Wednesday

18th Jul 2018

Commission tussles with member states over radio frequencies

  • Spectrum, although invisible to the naked eye, is a finite resource that is becoming increasingly rare. (Photo: csete)

The European Commission is keen to get more powers over management of radio frequencies, but member states are baulking at given up any control over the valuable resource.

Around 63.5 percent of organisations that participated in a commission public consultation, published Wednesday (10 June) said they are in favour of a stronger role for the EU in a reform of the 700 Megahertz band, which the Commission believes will be important for digital innovation.

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  • Former transport commissioner Siim Kallas in a driver-less car in Brussels. Driver-less cars need spectrum to communicate with one another. (Photo: European Commission)

For the past years, the EU has been trying to increase its influence in the management of radio spectrum – the range of frequencies of electromagnetic energy used for communication – but so far has not managed to convince its member states.

Spectrum, although invisible to the naked eye, is a finite resource just like gold or oil. And just like those physical resources, it's becoming rare, which means strict management is required.

Spectrum is used by mobile phones, (tablet) computers that operate on WiFi, but is also seen by some as a necessary feature for driverless cars, which will have to communicate with other cars on the road.

As the use of wireless devices increases, so does the demand for spectrum.

Digital commissioner Andrus Ansip in March called spectrum “oxygen for the internet” and “the basis for a digitally enabled society”.

National governments control the spectrum in their territory, and usually auction frequencies.

But the commission says this leads to a fragmented landscape. In 2013, it suggested it should have the power “to harmonise spectrum availability, the timing of assignments and the duration of rights of use for spectrum”. It also said that revenues from spectrum auctions would continue to flow to national coffers - but governements remain sceptical.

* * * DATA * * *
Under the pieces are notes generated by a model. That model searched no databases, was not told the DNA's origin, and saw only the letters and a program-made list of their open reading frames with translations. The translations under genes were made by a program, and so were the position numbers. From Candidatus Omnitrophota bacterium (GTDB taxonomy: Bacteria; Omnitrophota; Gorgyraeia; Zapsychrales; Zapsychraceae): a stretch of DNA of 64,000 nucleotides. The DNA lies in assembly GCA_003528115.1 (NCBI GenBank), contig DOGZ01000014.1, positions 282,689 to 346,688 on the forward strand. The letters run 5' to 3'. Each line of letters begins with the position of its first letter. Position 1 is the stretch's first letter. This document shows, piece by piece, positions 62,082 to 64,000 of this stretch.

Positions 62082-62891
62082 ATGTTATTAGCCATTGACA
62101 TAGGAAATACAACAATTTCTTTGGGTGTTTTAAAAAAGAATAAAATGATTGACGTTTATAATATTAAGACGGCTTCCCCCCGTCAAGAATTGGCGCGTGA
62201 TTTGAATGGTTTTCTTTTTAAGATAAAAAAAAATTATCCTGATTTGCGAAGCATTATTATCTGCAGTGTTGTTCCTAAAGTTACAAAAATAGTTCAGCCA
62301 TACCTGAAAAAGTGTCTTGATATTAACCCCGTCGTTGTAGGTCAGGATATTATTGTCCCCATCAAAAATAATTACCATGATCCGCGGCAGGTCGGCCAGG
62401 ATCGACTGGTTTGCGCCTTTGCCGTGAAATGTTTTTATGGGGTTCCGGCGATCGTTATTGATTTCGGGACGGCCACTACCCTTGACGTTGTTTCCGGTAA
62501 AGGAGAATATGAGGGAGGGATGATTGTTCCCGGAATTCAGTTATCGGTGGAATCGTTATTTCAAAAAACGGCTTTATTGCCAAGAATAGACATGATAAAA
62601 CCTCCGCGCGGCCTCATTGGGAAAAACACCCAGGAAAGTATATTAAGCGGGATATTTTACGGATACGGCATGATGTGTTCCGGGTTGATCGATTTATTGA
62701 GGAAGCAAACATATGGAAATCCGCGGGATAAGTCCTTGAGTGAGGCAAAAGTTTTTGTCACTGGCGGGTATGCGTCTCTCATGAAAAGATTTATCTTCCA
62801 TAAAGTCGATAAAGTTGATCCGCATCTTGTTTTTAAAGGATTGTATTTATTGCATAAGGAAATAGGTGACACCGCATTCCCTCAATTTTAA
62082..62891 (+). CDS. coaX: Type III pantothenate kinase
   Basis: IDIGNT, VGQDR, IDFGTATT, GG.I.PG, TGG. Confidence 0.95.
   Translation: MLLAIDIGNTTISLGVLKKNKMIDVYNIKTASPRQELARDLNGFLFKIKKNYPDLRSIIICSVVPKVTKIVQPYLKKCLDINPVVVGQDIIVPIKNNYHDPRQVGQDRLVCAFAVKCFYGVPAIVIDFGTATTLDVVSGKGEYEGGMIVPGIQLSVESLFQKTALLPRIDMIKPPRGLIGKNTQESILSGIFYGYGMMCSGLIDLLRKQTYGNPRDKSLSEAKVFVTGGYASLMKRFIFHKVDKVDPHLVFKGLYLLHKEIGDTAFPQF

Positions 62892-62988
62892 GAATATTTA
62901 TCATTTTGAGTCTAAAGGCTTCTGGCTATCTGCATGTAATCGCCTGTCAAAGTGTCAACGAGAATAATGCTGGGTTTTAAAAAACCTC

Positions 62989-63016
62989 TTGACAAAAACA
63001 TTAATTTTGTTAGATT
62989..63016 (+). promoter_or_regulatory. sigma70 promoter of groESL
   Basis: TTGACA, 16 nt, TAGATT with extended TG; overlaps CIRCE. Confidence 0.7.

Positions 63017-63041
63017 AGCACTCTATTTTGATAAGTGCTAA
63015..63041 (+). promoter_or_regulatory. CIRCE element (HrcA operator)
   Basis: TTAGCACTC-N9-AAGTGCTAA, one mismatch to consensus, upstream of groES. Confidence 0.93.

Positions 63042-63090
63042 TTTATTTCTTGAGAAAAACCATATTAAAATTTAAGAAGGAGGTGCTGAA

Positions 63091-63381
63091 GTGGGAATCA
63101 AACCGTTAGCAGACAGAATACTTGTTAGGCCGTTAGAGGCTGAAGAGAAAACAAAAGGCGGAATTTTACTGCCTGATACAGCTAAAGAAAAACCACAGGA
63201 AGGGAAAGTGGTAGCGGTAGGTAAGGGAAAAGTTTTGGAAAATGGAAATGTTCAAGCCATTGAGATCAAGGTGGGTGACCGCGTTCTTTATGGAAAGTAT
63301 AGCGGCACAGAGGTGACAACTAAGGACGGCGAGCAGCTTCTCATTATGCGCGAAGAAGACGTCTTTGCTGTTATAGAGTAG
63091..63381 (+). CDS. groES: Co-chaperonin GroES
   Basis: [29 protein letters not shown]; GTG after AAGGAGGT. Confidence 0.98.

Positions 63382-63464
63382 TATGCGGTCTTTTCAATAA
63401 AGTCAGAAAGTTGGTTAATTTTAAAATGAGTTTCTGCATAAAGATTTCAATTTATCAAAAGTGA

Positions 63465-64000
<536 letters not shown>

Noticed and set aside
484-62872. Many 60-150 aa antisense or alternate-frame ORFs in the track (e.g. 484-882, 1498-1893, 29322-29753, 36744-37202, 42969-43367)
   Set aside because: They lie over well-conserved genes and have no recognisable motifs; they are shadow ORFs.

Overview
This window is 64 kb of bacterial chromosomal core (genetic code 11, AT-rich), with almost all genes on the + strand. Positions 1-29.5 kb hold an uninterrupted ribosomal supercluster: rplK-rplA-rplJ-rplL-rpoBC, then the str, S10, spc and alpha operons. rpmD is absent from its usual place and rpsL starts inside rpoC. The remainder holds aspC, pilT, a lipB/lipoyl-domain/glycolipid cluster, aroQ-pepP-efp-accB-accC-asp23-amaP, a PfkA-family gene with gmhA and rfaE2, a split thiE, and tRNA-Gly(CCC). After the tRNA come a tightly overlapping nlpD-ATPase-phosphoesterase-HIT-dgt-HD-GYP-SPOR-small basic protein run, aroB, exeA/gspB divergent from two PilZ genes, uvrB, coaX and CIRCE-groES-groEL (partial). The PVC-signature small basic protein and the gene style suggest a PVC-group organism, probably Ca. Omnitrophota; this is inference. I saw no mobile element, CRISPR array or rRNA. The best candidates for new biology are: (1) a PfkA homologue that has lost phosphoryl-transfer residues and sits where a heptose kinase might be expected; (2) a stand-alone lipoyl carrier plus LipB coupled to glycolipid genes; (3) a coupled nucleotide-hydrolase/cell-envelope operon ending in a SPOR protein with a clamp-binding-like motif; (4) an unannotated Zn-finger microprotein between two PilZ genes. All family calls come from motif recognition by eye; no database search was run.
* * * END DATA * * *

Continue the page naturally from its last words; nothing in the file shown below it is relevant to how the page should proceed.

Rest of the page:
Valuable resource

"The member states said: this is a valuable resource. Surely you guys are not trying to steal our spectrum, are you?", a diplomatic EU source told this website.

National governments are currently negotiating the digital legislative package which includes the spectrum proposal.

But according to sources from Latvia, which negotiates on behalf of governments, spectrum is off the table.

Talks are now exclusively focused on the future of roaming surcharges and the definition of network neutrality, two topics which have proven difficult enough to reach agreement on.

On Friday (12 June), telecommunication ministers will meet in Luxembourg and are expected to “give an additional impetus” to the stalled talks.

But according to Ansip, “spectrum is still on our agenda” and a digital single market strategy paper, published in May, made this clear too.

The paper promised “specific proposals” related to the “coordinated release of the 700 MHz band”, and officially has not given up on its 2013 proposal.

But the diplomatic EU source said the commission's plan included “at the end of the day, a veto right for the commission on decisions regarding spectrum. Member states weren't ready for that. My belief is they are still not ready for that.”

“I think member states are open to the idea of some form of cooperation. I can see that happening”, said the diplomat.

“But the sort of top-down approach with ultimate decision power lying with the commission... Unless I misread the mood very much, it's not going to happen.”

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